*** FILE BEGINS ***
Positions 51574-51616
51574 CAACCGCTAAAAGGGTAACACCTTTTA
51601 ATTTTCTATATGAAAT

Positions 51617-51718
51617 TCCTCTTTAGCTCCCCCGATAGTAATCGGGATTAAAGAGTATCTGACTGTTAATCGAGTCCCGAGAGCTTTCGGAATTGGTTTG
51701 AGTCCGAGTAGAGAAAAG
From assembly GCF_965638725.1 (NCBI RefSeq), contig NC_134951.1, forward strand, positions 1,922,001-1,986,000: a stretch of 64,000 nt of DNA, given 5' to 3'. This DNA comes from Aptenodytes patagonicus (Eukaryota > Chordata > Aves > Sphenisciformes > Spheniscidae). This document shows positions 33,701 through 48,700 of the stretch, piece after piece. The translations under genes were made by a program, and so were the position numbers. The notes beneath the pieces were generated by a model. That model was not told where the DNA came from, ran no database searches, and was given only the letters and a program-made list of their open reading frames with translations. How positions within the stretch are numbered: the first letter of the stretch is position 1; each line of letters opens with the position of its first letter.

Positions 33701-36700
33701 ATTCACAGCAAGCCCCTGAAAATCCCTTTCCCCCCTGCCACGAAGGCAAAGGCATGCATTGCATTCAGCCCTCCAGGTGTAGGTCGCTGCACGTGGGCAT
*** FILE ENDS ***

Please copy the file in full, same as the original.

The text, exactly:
Positions 51574-51616
51574 CAACCGCTAAAAGGGTAACACCTTTTA
51601 ATTTTCTATATGAAAT

Positions 51617-51718
51617 TCCTCTTTAGCTCCCCCGATAGTAATCGGGATTAAAGAGTATCTGACTGTTAATCGAGTCCCGAGAGCTTTCGGAATTGGTTTG
51701 AGTCCGAGTAGAGAAAAG
From assembly GCF_965638725.1 (NCBI RefSeq), contig NC_134951.1, forward strand, positions 1,922,001-1,986,000: a stretch of 64,000 nt of DNA, given 5' to 3'. This DNA comes from Aptenodytes patagonicus (Eukaryota > Chordata > Aves > Sphenisciformes > Spheniscidae). This document shows positions 33,701 through 48,700 of the stretch, piece after piece. The translations under genes were made by a program, and so were the position numbers. The notes beneath the pieces were generated by a model. That model was not told where the DNA came from, ran no database searches, and was given only the letters and a program-made list of their open reading frames with translations. How positions within the stretch are numbered: the first letter of the stretch is position 1; each line of letters opens with the position of its first letter.

Positions 33701-36700
33701 ATTCACAGCAAGCCCCTGAAAATCCCTTTCCCCCCTGCCACGAAGGCAAAGGCATGCATTGCATTCAGCCCTCCAGGTGTAGGTCGCTGCACGTGGGCAT